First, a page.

Tattooed Walls: Photographs by Peter Rosenstein

Photographs of Graffiti Murals Document the Very Best of NYC Street Art

(University Press of Mississippi, hardback, $40.00)

Text by Isabel Bau Madden; Foreword by Stefan Eins

Fifteen years ago on New Year’s Day, a mural in the Lower East Side of Manhattan stopped photographer Peter Rosenstein in his tracks. It wasn’t just the colors or the message against injustice and violence that captivated him.

“As I stood back and admired the color and composition,” Rosenstein writes in the preface to his new book Tattooed Walls (University Press of Mississippi), “I could not help but lament the transient nature of the murals.”

Ever since, Peter Rosenstein has been scouting the boroughs of New York City to photograph the very best graffiti murals. His curiosity and energy, along with his extraordinary ability to capture the essence of the murals, has resulted in nearly two thousand color images and an unparalleled documentation of an art which very often is destroyed. Tattooed Walls features over one hundred photographs from Rosenstein’s expeditions to the Bronx, Harlem, Spanish Harlem, the Lower East Side, the East Village and Brooklyn.

Who got up? PART, REVOLT, SMITH, IZ THE WIZ, FUZZ ONE, JAMESTOP, T-KID 170, TRACY 168, EZO, PC KID, DAZE, COPE2, BIO, NICER, BG 183, NIC 1, SERVE, CRASH, PINK, PER, CHICO, NOMAD, Andre Charles, DE LA VEGA, SLOAN, Hulbert Waldroup, Wanda Ortiz, Keith Haring, Kenny Scharf, LEE, FREEDOM, SES, RAZ, KENN, SOZE, NOSM, MAZE, PEAK, CYCLE, MUSE, OH, SONIC, KOOL CAT, CAINE 1, Stefano, MARK BODE, PEYTON, WARM, FREE5, EWOK, RIOT, PFUNK, DEZ, BRING, Art Guerrero, Richard Haas, WEN, MUZE, JEW, PSYCHO, SANE, AD, TATS CRU, FX CRU, TDS and more! Tattoed Walls also memorializes pieces from The Graffiti Hall of Fame.

The contemporary urban murals in Tattooed Walls depict a wide range of the human condition. They celebrate life; they mourn death; they express religious devotion; they are a communication medium for gang rivalries; they assert political opinions; and some simply bring a splash of color to a drab neighborhood wall. Down the block from vibrant spray-can creations are trompe l’oeil murals, a centuries-old technique meant to deceive the eye.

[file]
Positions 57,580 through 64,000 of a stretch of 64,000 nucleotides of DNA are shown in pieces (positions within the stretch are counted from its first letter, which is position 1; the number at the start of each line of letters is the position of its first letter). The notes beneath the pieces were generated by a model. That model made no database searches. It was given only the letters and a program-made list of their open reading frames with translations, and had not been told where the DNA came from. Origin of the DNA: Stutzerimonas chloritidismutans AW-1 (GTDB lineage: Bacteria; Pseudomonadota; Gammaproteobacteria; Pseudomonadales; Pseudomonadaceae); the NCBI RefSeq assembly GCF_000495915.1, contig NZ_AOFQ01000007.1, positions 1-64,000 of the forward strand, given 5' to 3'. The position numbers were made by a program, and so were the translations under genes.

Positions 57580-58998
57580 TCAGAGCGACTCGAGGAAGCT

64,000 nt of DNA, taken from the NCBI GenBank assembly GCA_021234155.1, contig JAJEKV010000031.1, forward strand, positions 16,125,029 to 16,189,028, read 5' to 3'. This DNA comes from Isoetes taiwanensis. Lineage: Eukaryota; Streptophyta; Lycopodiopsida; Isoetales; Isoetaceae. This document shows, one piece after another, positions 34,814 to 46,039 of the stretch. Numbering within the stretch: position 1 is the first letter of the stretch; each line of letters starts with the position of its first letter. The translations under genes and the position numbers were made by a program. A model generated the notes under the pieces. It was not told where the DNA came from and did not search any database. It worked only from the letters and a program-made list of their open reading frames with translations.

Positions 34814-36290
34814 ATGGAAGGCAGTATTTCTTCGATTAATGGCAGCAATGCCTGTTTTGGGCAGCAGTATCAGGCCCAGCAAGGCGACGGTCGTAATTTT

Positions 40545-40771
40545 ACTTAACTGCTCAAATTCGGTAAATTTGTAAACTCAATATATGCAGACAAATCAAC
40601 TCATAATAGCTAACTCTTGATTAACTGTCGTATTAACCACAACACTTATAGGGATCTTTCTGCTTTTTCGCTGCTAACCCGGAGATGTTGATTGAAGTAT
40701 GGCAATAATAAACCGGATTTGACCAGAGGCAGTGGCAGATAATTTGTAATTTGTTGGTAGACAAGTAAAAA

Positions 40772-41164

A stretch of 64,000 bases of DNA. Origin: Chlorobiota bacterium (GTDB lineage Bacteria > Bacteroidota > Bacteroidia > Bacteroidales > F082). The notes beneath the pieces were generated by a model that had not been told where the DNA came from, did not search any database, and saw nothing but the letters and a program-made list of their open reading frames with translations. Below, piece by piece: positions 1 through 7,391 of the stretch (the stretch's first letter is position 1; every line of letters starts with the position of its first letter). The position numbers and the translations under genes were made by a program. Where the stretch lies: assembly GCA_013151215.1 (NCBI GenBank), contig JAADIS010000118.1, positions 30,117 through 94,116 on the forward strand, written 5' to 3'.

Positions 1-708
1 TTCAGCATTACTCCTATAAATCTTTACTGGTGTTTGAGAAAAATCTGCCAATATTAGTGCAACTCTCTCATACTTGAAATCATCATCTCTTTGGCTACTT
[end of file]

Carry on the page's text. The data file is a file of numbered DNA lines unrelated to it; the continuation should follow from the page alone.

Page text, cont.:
Tattooed Walls includes a brief interview with artist and political activist De La Vega whose territory is Spanish Harlem, and a commentary from the artist Chico. It also features a foreword by artist and gallery owner Stefan Eins, who was one of the first in the broader art world to recognize and promote graffiti art.

In addition to searching out new murals around New York, Peter Rosenstein is a periodontist and an avid jazz trumpet player. Isabel Bau Madden is an Argentine-born journalist, actress, and art director for numerous films who has lived in New York City since 1963. Her work has been published in the New York Observer, France-Amerique, and the Buenos Aires Herald, among other periodicals.

*Cover art shown above by PC KID and NICER.

17 thoughts on “Tattooed Walls: Photographs by Peter Rosenstein

  1. Pingback: Dream1
  2. Peace all, I just did an e-blast for the company – University Press of Mississippi. You should write to them at and let them know that you are in the book and to ask if they can send you a copy or can forward your email to the photographer so that he can give you something out of his alottment. I don’t know the photographer but perhaps he & the others involved will be at the opening exhibit, private reception at Bill Adler’s EyeJammie Fine Arts Gallery here in NYC on Sept. 14th.